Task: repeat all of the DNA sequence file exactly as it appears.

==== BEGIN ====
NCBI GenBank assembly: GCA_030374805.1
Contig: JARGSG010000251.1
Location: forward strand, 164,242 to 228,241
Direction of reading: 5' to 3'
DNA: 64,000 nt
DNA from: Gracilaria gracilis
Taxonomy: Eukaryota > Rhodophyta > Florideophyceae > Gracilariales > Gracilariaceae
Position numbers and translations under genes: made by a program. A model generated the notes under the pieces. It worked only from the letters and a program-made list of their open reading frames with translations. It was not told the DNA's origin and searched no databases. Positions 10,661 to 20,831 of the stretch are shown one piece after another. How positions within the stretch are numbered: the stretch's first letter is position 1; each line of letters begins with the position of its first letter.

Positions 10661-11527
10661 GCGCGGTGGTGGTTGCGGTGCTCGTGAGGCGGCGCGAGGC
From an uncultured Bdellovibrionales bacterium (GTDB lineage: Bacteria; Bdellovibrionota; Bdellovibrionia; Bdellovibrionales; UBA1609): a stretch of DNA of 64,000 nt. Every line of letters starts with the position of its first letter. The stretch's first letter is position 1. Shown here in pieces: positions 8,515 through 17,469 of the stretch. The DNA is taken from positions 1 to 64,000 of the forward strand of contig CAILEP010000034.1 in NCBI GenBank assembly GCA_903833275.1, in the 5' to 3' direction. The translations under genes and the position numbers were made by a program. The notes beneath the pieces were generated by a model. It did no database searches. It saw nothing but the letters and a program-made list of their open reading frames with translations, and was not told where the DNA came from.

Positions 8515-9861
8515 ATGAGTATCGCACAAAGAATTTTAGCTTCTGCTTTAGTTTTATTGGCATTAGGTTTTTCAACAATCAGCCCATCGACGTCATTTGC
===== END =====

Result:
NCBI GenBank assembly: GCA_030374805.1
Contig: JARGSG010000251.1
Location: forward strand, 164,242 to 228,241
Direction of reading: 5' to 3'
DNA: 64,000 nt
DNA from: Gracilaria gracilis
Taxonomy: Eukaryota > Rhodophyta > Florideophyceae > Gracilariales > Gracilariaceae
Position numbers and translations under genes: made by a program. A model generated the notes under the pieces. It worked only from the letters and a program-made list of their open reading frames with translations. It was not told the DNA's origin and searched no databases. Positions 10,661 to 20,831 of the stretch are shown one piece after another. How positions within the stretch are numbered: the stretch's first letter is position 1; each line of letters begins with the position of its first letter.

Positions 10661-11527
10661 GCGCGGTGGTGGTTGCGGTGCTCGTGAGGCGGCGCGAGGC
From an uncultured Bdellovibrionales bacterium (GTDB lineage: Bacteria; Bdellovibrionota; Bdellovibrionia; Bdellovibrionales; UBA1609): a stretch of DNA of 64,000 nt. Every line of letters starts with the position of its first letter. The stretch's first letter is position 1. Shown here in pieces: positions 8,515 through 17,469 of the stretch. The DNA is taken from positions 1 to 64,000 of the forward strand of contig CAILEP010000034.1 in NCBI GenBank assembly GCA_903833275.1, in the 5' to 3' direction. The translations under genes and the position numbers were made by a program. The notes beneath the pieces were generated by a model. It did no database searches. It saw nothing but the letters and a program-made list of their open reading frames with translations, and was not told where the DNA came from.

Positions 8515-9861
8515 ATGAGTATCGCACAAAGAATTTTAGCTTCTGCTTTAGTTTTATTGGCATTAGGTTTTTCAACAATCAGCCCATCGACGTCATTTGC